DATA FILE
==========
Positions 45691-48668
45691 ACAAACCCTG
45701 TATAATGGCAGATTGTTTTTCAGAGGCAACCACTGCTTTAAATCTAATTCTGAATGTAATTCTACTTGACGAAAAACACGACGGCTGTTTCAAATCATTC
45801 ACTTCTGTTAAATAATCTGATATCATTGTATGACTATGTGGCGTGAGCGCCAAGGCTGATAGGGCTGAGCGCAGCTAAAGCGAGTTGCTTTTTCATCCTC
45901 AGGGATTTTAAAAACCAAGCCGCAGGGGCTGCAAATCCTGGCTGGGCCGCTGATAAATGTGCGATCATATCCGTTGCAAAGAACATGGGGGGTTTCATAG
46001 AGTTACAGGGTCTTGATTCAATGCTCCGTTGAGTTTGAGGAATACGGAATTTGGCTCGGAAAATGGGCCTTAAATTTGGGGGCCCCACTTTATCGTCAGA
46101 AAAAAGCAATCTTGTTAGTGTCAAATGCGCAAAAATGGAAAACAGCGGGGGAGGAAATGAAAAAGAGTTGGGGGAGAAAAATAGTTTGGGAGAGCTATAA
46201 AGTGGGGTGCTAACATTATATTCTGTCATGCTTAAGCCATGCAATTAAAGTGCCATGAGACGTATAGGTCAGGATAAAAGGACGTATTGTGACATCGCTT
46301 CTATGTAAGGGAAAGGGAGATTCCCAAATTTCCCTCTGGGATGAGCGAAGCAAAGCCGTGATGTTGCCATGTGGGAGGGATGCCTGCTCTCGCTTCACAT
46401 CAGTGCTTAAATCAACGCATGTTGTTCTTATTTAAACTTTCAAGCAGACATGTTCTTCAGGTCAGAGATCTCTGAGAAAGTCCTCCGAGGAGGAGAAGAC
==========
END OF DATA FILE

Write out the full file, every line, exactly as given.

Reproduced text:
Positions 45691-48668
45691 ACAAACCCTG
45701 TATAATGGCAGATTGTTTTTCAGAGGCAACCACTGCTTTAAATCTAATTCTGAATGTAATTCTACTTGACGAAAAACACGACGGCTGTTTCAAATCATTC
45801 ACTTCTGTTAAATAATCTGATATCATTGTATGACTATGTGGCGTGAGCGCCAAGGCTGATAGGGCTGAGCGCAGCTAAAGCGAGTTGCTTTTTCATCCTC
45901 AGGGATTTTAAAAACCAAGCCGCAGGGGCTGCAAATCCTGGCTGGGCCGCTGATAAATGTGCGATCATATCCGTTGCAAAGAACATGGGGGGTTTCATAG
46001 AGTTACAGGGTCTTGATTCAATGCTCCGTTGAGTTTGAGGAATACGGAATTTGGCTCGGAAAATGGGCCTTAAATTTGGGGGCCCCACTTTATCGTCAGA
46101 AAAAAGCAATCTTGTTAGTGTCAAATGCGCAAAAATGGAAAACAGCGGGGGAGGAAATGAAAAAGAGTTGGGGGAGAAAAATAGTTTGGGAGAGCTATAA
46201 AGTGGGGTGCTAACATTATATTCTGTCATGCTTAAGCCATGCAATTAAAGTGCCATGAGACGTATAGGTCAGGATAAAAGGACGTATTGTGACATCGCTT
46301 CTATGTAAGGGAAAGGGAGATTCCCAAATTTCCCTCTGGGATGAGCGAAGCAAAGCCGTGATGTTGCCATGTGGGAGGGATGCCTGCTCTCGCTTCACAT
46401 CAGTGCTTAAATCAACGCATGTTGTTCTTATTTAAACTTTCAAGCAGACATGTTCTTCAGGTCAGAGATCTCTGAGAAAGTCCTCCGAGGAGGAGAAGAC